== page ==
Just like in childbirth training or learning any new skill, parents can use knowledge to combat anxiety.  One parent created a ranking system to assist her in making the decision about where to send her son to preschool.  Knowing that all options have been carefully explored can ease the fear in choosing a program.

Included below is the sample chart Tracy McGurran created for her son, Tristan.  The most important part of Tracy 's process was to discern what factors were critical ones that the preschool program should address.  She then listed these personalized attributes of a program that were important to her, and then visited her neighborhood school, a centerbased program, a private school, and a state school with these values in mind.  The rating system went from 0-5.  Programs earned a "0" if they had nothing in terms of the attribute, or up to 5 to indicate that this factor was clearly in place. 

She used this chart while making interview visits to the different locations (5 in her case) and the total scores made it clear which program would best suit the family's needs.  Of course, these attributes must be customized for every family.

What can the reluctant parent do to ease the transition to preschool?  Experienced parents recommend working with your Part C provider (like CHIP) to identify options for preschool, meet other parents for references, and visit visit visit during your child's second year. Teachers often welcome parents as volunteers, and the program can be run almost like a co-op if your child is relaxed about you being present.  (Mine left whatever she was doing, plopped on my lap, and sucked her thumb, so I tried to stay away until she got more used to the environment.)

A summary of ideas to ease the transition:

  • Visiting all your preschool choices
  • Create simple communication books with pictures of the preschool, the bus, and the centers.
  • Visit the bus facilities  before starting school and meeting the driver
  • Choose the timing of the first big day - summer 3 rd birthdays may even start in the spring in some cases.
  • Email teachers/therapists to keep the communication flowing
  • Volunteer in class
  • Meet other class parents
  • Visit your chosen program often before the Big Day
  • Get a list of names of the children in class. Some classes even create a book of names and pictures of classmates so that the book can go home with each child to help them learn the names and faces.
  • Attend another child's IEP to become familiar with the process
  • Research through the Hands and Voices website and other sites.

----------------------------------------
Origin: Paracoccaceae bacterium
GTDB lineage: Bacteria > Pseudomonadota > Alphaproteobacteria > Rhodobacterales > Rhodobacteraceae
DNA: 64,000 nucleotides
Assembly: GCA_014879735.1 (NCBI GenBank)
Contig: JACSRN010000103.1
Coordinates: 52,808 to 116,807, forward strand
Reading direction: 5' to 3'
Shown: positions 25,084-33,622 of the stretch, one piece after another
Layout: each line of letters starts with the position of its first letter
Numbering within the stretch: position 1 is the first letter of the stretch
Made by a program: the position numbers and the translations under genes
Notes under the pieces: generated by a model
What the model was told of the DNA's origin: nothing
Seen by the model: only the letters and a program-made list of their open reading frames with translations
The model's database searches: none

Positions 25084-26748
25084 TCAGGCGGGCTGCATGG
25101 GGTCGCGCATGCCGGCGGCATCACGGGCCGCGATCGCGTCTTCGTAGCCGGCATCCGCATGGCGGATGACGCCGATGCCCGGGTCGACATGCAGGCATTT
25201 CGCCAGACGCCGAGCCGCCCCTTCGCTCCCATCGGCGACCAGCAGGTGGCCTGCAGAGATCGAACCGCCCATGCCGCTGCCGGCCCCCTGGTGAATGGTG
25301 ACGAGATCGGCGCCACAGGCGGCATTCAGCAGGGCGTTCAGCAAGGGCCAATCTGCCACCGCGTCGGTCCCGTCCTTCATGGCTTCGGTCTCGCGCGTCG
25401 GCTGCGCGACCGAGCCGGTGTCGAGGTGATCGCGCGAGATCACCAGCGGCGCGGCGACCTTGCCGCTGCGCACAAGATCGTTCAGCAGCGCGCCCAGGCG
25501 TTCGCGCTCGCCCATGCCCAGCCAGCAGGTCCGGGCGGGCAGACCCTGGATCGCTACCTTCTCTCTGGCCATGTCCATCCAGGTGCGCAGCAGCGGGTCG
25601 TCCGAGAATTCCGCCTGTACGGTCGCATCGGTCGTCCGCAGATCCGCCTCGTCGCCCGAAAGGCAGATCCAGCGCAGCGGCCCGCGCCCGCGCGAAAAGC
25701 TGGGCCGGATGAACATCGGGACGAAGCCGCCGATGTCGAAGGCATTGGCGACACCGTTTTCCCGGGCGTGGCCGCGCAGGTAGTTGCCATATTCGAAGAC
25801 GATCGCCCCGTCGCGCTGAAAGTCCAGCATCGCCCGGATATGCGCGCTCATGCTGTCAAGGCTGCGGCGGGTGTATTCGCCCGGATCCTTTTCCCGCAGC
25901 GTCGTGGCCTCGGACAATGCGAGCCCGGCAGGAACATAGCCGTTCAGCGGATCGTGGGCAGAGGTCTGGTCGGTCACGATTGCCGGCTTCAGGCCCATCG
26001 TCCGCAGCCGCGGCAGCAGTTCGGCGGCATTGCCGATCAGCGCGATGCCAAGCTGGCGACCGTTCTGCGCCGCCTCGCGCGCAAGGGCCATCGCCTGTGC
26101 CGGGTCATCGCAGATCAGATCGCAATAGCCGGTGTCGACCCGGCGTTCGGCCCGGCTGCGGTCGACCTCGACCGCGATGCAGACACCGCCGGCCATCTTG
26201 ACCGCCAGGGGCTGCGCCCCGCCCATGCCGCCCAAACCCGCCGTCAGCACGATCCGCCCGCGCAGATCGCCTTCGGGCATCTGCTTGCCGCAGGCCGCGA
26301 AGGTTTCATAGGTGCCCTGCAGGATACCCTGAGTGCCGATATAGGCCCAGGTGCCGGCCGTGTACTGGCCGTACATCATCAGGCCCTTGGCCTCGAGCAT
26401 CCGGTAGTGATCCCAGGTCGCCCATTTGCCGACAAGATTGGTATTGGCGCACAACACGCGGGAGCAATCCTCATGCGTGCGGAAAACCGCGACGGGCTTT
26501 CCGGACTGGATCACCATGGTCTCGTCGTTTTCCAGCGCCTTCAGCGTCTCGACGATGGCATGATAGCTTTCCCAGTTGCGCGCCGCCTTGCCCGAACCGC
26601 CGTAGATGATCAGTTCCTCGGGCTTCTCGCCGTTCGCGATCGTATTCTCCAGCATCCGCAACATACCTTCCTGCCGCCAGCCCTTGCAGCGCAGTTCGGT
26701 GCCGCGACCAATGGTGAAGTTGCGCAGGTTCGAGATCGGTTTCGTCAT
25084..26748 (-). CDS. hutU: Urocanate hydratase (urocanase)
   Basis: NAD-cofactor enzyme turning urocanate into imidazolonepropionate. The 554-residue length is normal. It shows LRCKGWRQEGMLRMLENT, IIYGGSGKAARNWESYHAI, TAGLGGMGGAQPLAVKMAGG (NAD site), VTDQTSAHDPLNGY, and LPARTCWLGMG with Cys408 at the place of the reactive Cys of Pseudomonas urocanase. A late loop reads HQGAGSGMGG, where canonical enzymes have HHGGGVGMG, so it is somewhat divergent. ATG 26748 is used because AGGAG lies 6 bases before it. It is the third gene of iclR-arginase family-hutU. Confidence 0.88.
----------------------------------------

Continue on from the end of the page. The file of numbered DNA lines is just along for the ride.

By December of that first year, we couldn't believe the change in Maddie.  She had daily, normal interactions with peers that forced her to communicate beyond her one sign or one sound routine. Now finishing year three of preschool, she is capable of joining the kindergarten class next year, and she won't be at the low end of the academic spectrum. Best of all, she initiates play with both her deaf/hh and hearing peers. 

For parents who are reluctant to have their child start preschool, I suggest considering what the objections truly are.  For some rural parents, there may not be a good preschool option but perhaps something can be created if the transition team starts soon enough. Certainly some parents choose to homeschool or use private schools, but each district considers on its own whether or not to provide support services at some level or sees the family as opting out of preschool as a service. Perhaps with deaf education reform, more options will be available. 

I will miss the family friendly, open doors of preschool.  But since Maddie has learned to sneak over to the job board and put her own name first in the pile of name cards (so she could get the choice jobs), I know it is time for her to move on. We both learned so much during our stay in the preschool years

McGurran Preschool Evaluation Chart

Click here to download a printable pdf version

Development Needs

School #1

School #2

School #3

School #4

Development of receptive and expressive language skills focused on primary communication mode.





Exposure to additional sign language vocabulary on a daily basis





Daily structured auditory training specific to my child's needs





Daily speech therapy specific to my child's needs.





All communication and instruction using simultaneous speech and _______at a language level above child's current communication level.





Daily classroom activities focused on speech and language development.










Full access to classroom materials via my child's communication mode.





Daily listening check for equipment and knowledge of how to resolve any problems so that student does not have any "down time" for hearing.





Access to the use of assistive technology devices





Qualified, experienced instructors/interpreters.





Social Needs





Opportunities for frequent exposure to adults with hearing loss fluent in child's language modalities.





Daily opportunities to interact with peers with hearing loss using child's language modalities





Access to school wide programs and activities via student's communication mode





Full access to classroom activities via student's communication mode